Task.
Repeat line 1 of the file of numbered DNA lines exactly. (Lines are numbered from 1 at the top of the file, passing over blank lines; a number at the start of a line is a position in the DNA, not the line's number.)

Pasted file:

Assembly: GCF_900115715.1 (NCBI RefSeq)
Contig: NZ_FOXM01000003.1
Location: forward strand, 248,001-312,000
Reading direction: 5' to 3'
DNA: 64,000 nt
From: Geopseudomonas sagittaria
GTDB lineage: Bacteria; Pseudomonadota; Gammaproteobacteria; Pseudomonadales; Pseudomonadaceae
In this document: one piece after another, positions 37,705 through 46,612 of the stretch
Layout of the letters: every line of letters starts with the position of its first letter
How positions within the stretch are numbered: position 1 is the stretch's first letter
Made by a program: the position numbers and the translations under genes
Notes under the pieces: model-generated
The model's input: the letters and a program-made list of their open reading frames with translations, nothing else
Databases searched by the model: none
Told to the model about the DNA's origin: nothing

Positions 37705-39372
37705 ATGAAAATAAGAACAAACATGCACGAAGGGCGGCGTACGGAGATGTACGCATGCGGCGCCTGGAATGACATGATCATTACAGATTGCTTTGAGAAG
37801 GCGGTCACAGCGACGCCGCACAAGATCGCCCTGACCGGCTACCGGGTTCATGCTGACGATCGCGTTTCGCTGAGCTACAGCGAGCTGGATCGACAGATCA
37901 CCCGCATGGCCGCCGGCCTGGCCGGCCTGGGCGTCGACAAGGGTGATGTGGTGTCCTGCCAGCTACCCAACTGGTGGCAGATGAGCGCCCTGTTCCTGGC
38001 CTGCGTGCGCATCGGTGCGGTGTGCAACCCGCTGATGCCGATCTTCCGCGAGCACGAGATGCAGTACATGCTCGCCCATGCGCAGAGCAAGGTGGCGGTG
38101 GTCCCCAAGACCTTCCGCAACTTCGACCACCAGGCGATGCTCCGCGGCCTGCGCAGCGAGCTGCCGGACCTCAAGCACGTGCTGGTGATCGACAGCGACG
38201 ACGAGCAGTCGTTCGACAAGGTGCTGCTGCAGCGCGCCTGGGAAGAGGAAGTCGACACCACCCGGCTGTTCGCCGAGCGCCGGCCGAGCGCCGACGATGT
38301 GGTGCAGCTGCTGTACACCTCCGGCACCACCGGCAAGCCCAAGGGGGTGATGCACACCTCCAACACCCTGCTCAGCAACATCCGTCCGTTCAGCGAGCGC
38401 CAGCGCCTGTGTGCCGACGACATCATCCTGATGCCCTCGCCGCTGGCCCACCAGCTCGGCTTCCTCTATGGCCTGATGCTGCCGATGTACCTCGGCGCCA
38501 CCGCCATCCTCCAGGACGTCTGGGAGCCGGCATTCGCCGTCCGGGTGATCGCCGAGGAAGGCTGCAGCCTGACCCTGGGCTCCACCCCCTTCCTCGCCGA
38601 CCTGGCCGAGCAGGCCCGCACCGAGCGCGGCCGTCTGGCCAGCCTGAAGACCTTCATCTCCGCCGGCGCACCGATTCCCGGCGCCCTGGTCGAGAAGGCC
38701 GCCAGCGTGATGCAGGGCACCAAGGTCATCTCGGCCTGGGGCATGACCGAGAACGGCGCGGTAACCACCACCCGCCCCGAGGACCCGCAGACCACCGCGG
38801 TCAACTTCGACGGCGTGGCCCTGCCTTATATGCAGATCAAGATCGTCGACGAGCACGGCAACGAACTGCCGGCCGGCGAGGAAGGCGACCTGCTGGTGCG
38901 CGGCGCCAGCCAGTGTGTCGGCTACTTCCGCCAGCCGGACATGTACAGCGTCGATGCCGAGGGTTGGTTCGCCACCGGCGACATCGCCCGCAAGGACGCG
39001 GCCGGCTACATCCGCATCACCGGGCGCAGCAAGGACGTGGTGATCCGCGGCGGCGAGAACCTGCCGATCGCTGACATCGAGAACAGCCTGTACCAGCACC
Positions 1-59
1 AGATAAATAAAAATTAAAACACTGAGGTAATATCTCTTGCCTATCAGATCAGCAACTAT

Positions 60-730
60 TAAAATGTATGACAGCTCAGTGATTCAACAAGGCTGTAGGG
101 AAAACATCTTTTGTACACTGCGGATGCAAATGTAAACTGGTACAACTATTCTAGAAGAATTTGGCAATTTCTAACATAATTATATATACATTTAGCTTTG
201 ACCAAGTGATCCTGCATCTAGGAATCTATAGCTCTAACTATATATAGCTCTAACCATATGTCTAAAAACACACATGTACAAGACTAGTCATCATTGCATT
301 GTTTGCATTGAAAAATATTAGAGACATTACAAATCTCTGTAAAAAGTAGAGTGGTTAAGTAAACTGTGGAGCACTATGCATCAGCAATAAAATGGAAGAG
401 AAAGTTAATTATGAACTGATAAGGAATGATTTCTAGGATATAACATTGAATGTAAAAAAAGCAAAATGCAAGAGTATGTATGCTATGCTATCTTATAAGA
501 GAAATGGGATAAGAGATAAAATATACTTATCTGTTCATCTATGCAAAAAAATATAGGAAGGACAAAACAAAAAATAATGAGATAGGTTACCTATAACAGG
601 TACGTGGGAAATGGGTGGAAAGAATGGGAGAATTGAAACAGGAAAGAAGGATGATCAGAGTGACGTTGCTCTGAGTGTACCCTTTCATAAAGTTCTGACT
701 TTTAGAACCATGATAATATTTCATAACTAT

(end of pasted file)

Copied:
Assembly: GCF_900115715.1 (NCBI RefSeq)